Black civil rights leaders who rely on digital activism got good news Wednesday when the Senate voted 52-47 to save net neutrality. With the vote, the first hurdle to ensuring a fair and open Internet for all was cleared.
Senate members used the Congressional Review Act (CRA) to overturn last year’s Federal Communications Commission’s net neutrality repeal, The Verge reported. However, activists are now gearing up for a bigger fight, as more hurdles need to be overcome to reinstate net neutrality. The bill has to make it through the Republican-majority House (traditionally most bills past the House first) and through Trump, CBS News and other outlets reported. Activists can sign petitions, write letters and organize protests to help convince the House and president.
The FCC, who voted for the repeal against Obama-era protections in December and planned to put new anti-neutrality rules in effect in June, came under strong criticism for the controversial decision. The rule will allow for some of the most powerful telecommunication companies, including Comcast, Verizon and AT&T, to have unlimited control over Internet traffic, including what content is accessible to certain people, how fast someone’s Internet speed is and how much they pay to access the web. Activists considered it a slap in the face, as civil rights organizations routinely rely on social media and the web to engage in digital advocacy. The fight for net neutrality, which essentially keeps the Internet from being under the control of Internet and cable service providers, has moved to center stage for activists.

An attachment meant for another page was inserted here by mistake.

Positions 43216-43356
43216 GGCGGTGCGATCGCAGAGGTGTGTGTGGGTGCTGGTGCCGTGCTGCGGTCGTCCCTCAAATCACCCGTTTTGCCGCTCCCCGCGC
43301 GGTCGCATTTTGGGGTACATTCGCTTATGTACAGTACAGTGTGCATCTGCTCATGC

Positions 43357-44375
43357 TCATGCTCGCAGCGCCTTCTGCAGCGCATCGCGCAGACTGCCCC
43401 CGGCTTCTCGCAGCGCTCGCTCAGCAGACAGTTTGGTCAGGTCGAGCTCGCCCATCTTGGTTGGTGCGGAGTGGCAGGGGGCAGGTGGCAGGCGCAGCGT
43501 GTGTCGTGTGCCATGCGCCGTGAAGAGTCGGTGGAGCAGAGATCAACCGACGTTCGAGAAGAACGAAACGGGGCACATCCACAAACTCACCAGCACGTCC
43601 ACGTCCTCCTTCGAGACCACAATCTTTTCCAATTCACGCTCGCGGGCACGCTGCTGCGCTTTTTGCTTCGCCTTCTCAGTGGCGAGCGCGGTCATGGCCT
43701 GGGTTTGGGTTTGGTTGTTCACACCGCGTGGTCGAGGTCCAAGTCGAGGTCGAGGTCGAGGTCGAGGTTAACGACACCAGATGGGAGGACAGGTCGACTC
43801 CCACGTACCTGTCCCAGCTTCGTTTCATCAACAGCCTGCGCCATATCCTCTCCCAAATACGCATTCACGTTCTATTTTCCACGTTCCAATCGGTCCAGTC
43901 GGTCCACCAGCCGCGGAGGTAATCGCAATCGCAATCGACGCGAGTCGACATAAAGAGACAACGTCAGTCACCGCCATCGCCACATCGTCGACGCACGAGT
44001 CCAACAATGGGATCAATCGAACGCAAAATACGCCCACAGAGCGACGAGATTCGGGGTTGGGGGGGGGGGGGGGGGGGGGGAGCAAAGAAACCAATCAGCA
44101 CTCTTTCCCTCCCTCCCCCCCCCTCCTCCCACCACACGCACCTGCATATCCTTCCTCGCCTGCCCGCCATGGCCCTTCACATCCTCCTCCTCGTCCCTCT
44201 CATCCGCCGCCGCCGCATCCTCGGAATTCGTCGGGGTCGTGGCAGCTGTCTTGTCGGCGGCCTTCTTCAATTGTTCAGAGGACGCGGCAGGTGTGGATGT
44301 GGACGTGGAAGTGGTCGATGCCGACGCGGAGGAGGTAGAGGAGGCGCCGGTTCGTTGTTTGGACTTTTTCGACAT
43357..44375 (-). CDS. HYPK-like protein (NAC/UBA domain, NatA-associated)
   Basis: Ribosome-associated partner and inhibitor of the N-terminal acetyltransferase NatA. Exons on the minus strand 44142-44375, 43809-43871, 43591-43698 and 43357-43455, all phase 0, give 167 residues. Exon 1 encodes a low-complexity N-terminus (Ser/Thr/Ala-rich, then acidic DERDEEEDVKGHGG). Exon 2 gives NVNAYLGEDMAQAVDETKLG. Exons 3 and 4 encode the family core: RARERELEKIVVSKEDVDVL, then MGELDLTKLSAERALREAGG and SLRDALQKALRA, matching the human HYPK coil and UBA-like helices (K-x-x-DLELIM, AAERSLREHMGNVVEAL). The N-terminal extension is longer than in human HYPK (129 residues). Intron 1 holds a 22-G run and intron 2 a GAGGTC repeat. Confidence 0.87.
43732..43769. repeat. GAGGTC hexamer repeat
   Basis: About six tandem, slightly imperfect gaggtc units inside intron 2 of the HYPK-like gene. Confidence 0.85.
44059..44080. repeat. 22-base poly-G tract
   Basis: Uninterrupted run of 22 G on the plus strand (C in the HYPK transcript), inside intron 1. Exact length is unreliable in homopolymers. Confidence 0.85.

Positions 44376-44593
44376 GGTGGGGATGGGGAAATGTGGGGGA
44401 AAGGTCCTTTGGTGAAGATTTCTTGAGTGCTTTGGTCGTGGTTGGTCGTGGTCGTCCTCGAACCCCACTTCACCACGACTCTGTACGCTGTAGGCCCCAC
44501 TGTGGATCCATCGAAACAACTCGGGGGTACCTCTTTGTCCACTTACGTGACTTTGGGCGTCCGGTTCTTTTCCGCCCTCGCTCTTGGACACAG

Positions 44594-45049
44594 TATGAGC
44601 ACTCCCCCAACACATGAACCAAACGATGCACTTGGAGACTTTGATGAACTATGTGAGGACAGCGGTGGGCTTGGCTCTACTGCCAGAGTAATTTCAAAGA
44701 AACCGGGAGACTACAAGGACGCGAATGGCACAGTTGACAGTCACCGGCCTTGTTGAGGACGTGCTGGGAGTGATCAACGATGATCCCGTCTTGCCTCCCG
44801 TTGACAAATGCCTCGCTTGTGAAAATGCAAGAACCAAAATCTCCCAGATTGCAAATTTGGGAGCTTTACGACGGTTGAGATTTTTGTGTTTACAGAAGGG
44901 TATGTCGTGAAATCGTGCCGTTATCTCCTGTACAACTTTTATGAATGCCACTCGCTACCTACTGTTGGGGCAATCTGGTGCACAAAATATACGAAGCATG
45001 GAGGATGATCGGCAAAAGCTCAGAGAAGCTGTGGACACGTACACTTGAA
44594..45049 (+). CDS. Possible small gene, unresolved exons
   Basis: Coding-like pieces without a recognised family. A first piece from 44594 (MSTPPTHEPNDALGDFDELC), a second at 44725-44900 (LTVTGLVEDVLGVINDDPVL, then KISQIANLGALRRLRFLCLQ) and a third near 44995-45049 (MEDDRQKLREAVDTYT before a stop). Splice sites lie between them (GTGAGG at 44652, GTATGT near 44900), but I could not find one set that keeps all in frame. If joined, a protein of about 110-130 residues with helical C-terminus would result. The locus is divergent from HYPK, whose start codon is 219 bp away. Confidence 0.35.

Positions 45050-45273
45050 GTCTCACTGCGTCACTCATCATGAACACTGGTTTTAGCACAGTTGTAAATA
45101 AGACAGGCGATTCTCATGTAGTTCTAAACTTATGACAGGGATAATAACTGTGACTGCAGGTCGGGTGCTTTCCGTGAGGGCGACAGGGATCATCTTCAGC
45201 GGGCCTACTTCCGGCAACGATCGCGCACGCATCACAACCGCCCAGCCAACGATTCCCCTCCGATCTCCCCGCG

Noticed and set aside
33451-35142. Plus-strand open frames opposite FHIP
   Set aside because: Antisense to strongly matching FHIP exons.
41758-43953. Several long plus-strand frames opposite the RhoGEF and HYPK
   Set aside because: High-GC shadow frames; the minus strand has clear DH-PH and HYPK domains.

“What Donald Trump did was essentially elevate Ajit Pai to be the chairman of the FCC because he essentially made it clear that he was going to be the president for large corporations,” Maya Wiley, senior vice president for social justice and professor for public and urban policy at the New School in New York City, said to Mic. “That we’re going to seek to advance their business interests, over our democratic interests.”
Wednesday’s Senate votes are important for those activists of color for several reasons.
For one, the votes present the opportunity for Black people to speak up and raise their voices against companies that could censor them. In the words of Calfornia Democratic Senator and Howard University alumnus Kamala Harris, “Make your voice heard now.”
Secondly, the Senate’s discussion on net neutrality can encourage people of color to unite in solidarity for a significant cause. It’s another great opportunity to discover commonalities, protest together and join a movement.
Thirdly, the vote was a chance to fight for the future of digital activism. Many activists are using social media and other online platforms to organize voter drives ahead of the midterm elections. Case in point: the Women’s March “Power To The Polls” campaign is promoting voter mobilization and political education. The Black vote is crucial for making a difference in the elections in November and 2020, as well as in challenging Trump’s re-election, Democrats and The States Of Change report have said.
Lastly, having the Senate vote for net neutrality is a vote for those who come from lower-income backgrounds. If the Internet became controlled by companies, costs to access could become prohibitively high.
Why Black Activists Need To Know About Senate’s Vote On Net Neutrality was originally published on newsone.com
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